Photo Credit: Courtesy Rabbi Lebovic
The author on his back porch.

The word kosher in Hebrew is found in various sources and contexts. Queen Esther addresses King Achashveirosh when pleading for her people: “If I am kosher before you”, i.e. “if I am fit and suitable before you” (Esther 8:5). In the Mishnah (Bava Kama 1:2), we find the expression “hichsharti” (same root as “kosher”) – “I have set and paved the way.”

Thus “kosher” has several hues of the same meaning: making suitable, setting the path or stage, paving the way, preparing, etc.


This overall context reflects the fact that the process of keeping kosher is of a preparatory nature.

Many mitzvot of the Torah are preceded by certain steps paving the way for the culminating performance of the mitzvah in speech or action. But what is the culmination point toward which the kashrus process itself is leading? Man must eat, assuredly, in order to keep alive, but is every meal a mitzvah per se toward which the kashrus process might be leading? Shabbos and Yom Tov meals are indeed mitzvot, but what about plain weekday meals?

There is a dual effect generated when man eats: He indeed does receive but, conversely, he simultaneously gives, through refining and elevating the food he eats. According to Kabbalah, every created physical entity is rooted in a spiritual Godly source.

Man, the center of Creation, was given the ability to activate and reveal the Godly source and divine sparks inherent in all strata of Creation. Raising and refining the “sparks” inherent in food is a very difficult process, as food has the propensity of dragging man into the pitfall of gluttony rather than elevating him.

This is precisely why the preparatory process of kashrus is necessary, since it paves the way for and facilitates this process of elevation:

* Certain species and foods are totally off limits for the Jew. These are the foods that cannot be elevated to the exacting spiritual standard of the Jewish soul and that are more likely to pull him down. Many species of animals, fowl, and fish fall under this category. Kosher species of animals and fowls have to also be ritually slaughtered and their meat soaked and salted in order to remove the blood. Cooking and mixing meat and milk is likewise off limits for the same reason.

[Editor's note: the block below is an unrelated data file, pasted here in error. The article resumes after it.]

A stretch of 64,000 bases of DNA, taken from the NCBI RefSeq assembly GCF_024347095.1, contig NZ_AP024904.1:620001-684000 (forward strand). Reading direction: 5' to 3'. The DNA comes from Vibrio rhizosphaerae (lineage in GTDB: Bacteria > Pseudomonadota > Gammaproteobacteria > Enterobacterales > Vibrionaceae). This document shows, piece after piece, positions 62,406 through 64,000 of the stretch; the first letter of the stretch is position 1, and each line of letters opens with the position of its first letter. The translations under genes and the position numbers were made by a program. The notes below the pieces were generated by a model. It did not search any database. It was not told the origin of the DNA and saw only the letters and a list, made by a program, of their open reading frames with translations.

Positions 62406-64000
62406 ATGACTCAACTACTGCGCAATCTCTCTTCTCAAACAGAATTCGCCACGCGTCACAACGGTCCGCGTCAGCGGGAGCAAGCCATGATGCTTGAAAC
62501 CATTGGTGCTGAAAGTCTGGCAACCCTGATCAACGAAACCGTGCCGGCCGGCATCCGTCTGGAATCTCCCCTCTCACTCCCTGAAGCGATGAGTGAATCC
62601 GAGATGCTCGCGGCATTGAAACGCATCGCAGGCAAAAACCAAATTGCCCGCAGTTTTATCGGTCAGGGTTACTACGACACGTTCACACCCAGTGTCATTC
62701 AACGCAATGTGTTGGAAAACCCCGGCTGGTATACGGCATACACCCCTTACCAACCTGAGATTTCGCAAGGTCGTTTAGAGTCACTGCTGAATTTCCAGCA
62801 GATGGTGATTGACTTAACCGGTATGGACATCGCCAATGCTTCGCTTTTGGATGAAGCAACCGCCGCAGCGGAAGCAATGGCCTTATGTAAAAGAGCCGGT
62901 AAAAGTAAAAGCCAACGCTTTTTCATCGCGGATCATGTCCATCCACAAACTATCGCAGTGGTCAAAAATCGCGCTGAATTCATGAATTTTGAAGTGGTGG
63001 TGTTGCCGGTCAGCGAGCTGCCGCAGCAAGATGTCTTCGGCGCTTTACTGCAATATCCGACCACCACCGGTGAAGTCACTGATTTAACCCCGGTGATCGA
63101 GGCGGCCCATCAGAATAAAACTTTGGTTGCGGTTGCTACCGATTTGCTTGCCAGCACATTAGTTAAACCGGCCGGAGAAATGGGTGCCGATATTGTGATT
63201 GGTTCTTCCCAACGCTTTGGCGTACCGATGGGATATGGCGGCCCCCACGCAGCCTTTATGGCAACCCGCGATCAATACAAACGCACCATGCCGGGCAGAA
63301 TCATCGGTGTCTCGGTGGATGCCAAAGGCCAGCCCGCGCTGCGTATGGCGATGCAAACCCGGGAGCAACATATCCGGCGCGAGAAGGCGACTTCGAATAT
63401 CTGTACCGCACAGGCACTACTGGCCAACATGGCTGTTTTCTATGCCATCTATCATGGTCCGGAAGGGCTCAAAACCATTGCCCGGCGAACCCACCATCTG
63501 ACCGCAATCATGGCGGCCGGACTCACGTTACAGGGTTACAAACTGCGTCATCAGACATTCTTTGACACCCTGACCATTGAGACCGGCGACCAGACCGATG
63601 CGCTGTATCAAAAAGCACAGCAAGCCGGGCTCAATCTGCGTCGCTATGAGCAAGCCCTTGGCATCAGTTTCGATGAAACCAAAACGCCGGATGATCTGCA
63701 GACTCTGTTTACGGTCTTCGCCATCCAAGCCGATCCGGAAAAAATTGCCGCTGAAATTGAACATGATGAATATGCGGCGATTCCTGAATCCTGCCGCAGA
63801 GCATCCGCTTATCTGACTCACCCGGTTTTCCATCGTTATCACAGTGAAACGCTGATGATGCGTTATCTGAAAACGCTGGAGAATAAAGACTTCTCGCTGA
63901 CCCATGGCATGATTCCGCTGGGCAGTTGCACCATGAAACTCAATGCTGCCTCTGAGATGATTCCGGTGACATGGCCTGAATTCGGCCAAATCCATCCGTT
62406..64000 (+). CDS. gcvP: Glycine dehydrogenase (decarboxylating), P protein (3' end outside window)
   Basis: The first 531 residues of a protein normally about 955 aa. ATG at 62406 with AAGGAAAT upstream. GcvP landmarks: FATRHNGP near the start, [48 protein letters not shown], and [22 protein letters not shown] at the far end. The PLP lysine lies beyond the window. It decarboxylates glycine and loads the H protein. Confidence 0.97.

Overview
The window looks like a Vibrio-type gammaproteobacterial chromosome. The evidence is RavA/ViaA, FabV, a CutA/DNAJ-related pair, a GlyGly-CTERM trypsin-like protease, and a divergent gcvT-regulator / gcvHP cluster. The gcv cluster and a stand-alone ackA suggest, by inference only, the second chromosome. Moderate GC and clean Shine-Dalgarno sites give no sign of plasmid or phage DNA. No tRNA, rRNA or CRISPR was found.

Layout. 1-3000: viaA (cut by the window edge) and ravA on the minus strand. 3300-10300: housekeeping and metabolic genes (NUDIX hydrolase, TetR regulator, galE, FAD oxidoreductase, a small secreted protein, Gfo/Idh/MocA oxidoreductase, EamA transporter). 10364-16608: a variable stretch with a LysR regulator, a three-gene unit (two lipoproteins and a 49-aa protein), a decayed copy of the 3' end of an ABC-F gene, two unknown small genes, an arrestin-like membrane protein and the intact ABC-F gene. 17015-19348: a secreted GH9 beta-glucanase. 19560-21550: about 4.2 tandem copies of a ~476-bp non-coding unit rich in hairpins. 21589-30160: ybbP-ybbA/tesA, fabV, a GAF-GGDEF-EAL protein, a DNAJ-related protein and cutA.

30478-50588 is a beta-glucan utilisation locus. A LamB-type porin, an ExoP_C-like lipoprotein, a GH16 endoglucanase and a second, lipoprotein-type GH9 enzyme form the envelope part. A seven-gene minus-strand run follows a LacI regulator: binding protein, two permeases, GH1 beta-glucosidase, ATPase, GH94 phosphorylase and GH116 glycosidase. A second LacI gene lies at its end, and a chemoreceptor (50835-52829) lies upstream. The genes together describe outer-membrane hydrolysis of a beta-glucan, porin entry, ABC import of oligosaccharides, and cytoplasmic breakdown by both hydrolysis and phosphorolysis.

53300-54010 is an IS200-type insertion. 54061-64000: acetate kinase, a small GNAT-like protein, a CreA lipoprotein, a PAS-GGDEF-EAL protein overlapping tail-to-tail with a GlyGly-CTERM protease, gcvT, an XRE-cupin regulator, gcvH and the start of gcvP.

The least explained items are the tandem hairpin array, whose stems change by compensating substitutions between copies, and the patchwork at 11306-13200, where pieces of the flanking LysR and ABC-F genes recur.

* Before the current era of kosher meat widely available for consumption right from the moment of purchase, the two hours it used to take the Jewish housewife to kasher a piece of meat once it was brought home constituted a delaying process that prompted one to ponder and that tended to “cool down” one’s passion for food.

According to the Midrash, had Adam waited until nightfall on that first fateful Friday of his Creation instead of pouncing on the forbidden fruit at the nudge of his wife, his passion would have subsided and he would have actually been permitted to partake of it. This indeed is the pitfall of so-called fast foods (kosher or not) that are almost instantly and effortlessly ready for eating. While the letter of kashrus laws is increasingly adhered to in many quarters (thank God!), the spirit of the law and its benefits are still sorely lacking.

* Eating situations that are mitzvot – such as eating matzah, marror, meat of korbanos (animal offerings) during the time of the Beis HaMikdash – require kavanah, intent. One should have in mind that these specific eating situations are being undertaken for the sake of the mitzvah. Moreover, even during plain weekday meals one should habituate himself to having kavanah about the goal and purpose of the meal.

One should ask himself: Am I eating only to derive enjoyment and pleasure as an end in itself or am I using it toward some higher end and meaning? Am I making use of the weekday table and the natural propensity of food to pull people together in fellowship, love, and conversation – or am I swept by current tendencies of gulping down fast foods with each member of the family moving on to his disparate interests and busy schedule? Am I utilizing the daily dinnertime as a forum during which I pay attention to my teenagers and help them unpack whatever weighs on their minds – or do I keep telling myself I am too “busy”?

Many details in the laws of kashrus are enigmatic and also have nothing to do with sanitary considerations. The fact that “kosher” automatically conjures in many minds “healthy and sanitary” is merely the proverbial icing on the cake. The sanitary component is not the driving cause behind kashrus but merely a resulting effect.

In the final analysis, kashrus, one of the fundamental mitzvot Jews must observe daily, is categorized as one the chukim – Torah laws that transcend human logic. Jews adhere to them solely on the basis of the mandate of an all-knowing God at Sinai.


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Rabbi Yeheskel Lebovic is spiritual leader of Cong. Ahavath Zion of Maplewood, New Jersey. He can be reached at [email protected].